A Monmouth University poll of North Carolina voters showed the presidential contest tightening into a statistical dead heat between Democrat Hillary Clinton and Republican Donald Trump.
The same survey gives Republican incumbent Richard Burr an “insignificant lead” over Democrat Deborah Ross in that state’s U.S. Senate race.
But it's the North Carolina race for governor that's the surprise. Democrat Roy Cooper, currently the state attorney general, has a nine-point lead over Republican incumbent Pat McCrory. The state's new "bathroom law" is the likely culprit. From the Monmouth website:
"McCrory is trying to take control of the HB2 debate with a new TV ad. As of right now, though, North Carolina voters feel it has hurt the state, which is helping Cooper's bid to unseat the incumbent," said [Patrick Murray, director of the independent Monmouth University Polling Institute.].
The Monmouth University Poll found that 7-in-10 voters (70%) feel the passage of HB2 has been bad for North Carolina's reputation nationally. Only 9% say it has been good for the state's image and just 14% say it has had no impact. Even among those who approve of the law itself, 41% say HB2 has been bad for the state's reputation compared to 21% who say it has been good and 28% who say it has had no impact.
Speaking of the that North Carolina law: Maya Dillard Smith is the former head of the Georgia chapter of the ACLU. She left the organization in the aftermath of the debate over that state's transgender bathroom law.
Dillard Smith has an op-ed out today, a reaction to the decision by a federal judge in Texas to block a set of "guidelines" issued by the Obama Administration to public schools on how transgender students should be treated. A taste:
Each of the 50 states also has a state-level "notice and comment" requirement for agency rule-making and legislative processes. The Obama Administration's failure to follow the rules, is a concern echoed by many administrative law experts and constitutional scholars like myself as a violation of the public's due process rights.
The price was $10,000 a pop for a picture with former President Bill Clinton at a swanky fundraiser in Atlanta on Wednesday evening. But a few hours earlier, for a few dozen diners at Manuel's Tavern, the selfie was free.
Before he mounted a lengthy defense of the Clinton Foundation, the Democrat spent more than 30 minutes at the iconic (and newly-renovated) Atlanta eatery/drinkery, gabbing with just about everyone in the building, from gadflies at the bar to kitchen staff in the back.
Among the Democrats we spotted was former state Rep. Doug Teper, Atlanta Board of Education member Matt Westmoreland and strategists Seth Cansler Clark and Stefan Turkheimer.
Oh, and there was Megan Bartlett and her husband Arthur Rice. The couple met while working at Manuel's and were conveniently seated near the entrance, with their newborn daughter Hannah in hand. It was like catnip for the former president, who made a beeline to the young family:
Democratic presidential candidate Hillary Clinton was interviewed by CNN's Anderson Cooper last night. It was her first sit-down with the media since July. Watch it here. This exchange may rate as the most interesting:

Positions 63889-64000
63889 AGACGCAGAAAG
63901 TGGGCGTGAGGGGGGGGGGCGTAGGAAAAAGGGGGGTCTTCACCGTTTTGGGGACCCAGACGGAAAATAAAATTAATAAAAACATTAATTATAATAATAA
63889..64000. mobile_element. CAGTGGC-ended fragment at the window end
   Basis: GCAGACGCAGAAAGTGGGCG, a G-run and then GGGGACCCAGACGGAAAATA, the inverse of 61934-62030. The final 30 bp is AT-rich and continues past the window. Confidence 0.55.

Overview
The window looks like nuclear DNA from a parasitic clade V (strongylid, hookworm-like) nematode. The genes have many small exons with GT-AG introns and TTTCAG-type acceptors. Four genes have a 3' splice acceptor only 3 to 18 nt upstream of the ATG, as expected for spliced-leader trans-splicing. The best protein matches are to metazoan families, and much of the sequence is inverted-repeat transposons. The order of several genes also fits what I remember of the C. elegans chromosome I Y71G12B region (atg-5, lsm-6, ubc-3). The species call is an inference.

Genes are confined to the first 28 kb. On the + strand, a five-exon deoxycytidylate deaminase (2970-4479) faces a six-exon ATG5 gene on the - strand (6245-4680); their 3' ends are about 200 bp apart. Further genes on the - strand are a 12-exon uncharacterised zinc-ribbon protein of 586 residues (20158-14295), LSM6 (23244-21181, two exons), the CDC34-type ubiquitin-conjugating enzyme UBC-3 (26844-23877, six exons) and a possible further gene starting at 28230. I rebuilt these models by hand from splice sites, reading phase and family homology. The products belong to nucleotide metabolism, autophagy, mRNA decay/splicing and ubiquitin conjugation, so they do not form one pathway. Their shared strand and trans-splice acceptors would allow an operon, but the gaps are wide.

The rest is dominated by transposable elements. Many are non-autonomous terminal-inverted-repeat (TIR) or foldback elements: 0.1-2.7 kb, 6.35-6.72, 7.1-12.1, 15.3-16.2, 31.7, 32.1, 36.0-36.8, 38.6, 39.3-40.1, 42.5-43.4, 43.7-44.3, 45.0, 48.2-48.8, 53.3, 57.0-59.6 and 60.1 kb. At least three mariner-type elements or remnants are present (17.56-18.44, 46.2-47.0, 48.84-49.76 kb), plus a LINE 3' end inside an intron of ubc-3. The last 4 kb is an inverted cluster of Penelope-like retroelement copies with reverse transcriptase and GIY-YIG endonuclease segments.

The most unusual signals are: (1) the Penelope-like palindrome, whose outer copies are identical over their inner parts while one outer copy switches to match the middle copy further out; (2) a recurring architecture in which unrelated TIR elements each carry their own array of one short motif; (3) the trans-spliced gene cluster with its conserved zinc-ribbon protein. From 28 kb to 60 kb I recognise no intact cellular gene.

Clinton: Well, what we did when I was secretary of state, as I said, went above and beyond anything that was required anything that any charitable organization has to do. Now obviously if I am president there will be some unique circumstances and that's why the foundation has laid out additional, unprecedented steps …
Cooper: But didn't those unique circumstances exist when you were secretary of state?
Clinton: ... No, no. You know, look, Anderson, I know there's a lot of smoke and there's no fire. This [Associated Press] report? Put it in context, excludes nearly 2,000 meeting I had with world leaders, plus countless other meetings with U.S. government officials when I was secretary of state. It looked at a small portion of my time….
The New York Times today has an Atlanta-based look at Republican presidential candidate Donald Trump's message to African-Americans -- that they have nothing to lose by supporting him. One paragraph:
"I hear him not talking to black people, but talking to white people about black people so they will think he cares about black people," said Alexis Scott, a former publisher of The Atlanta Daily World, a black-owned newspaper. "The real thing that he's trying to do is to try to protect some of the white vote by suggesting to them that he cares."
Next Monday's visit to Atlanta by Indiana Gov. Mike Pence, the Republican nominee for vice president, will also include a visit to middle Georgia.
The Macon Telegraph reports that Pence has lined up former Georgia Gov. Sonny Perdue to meet him during his stop. Perdue told the newspaper he "wholeheartedly, unashamedly and unabashedly" endorses the Donald Trump.
We've also picked up word, though details are scarce, that Pence might also tack a public rally onto his Atlanta stop.
Hillary Clinton's campaign is stepping up its surrogate game in Georgia. Former South Carolina state Rep. Bakari Sellers, vice chair of the state's Democratic Party, will host a meet and greet just south of the state line on Thursday at Savannah State University.
Emory University political scientist Alan Abramowitz has some prognostication over at Larry Sabato's Crystal Ball, forecasting a 14-seat gain for Democrats in the U.S. House, and a four-seat pick-up in the U.S. Senate – "not enough to flip control of the House but enough to flip control of the Senate if Clinton wins the presidential election."
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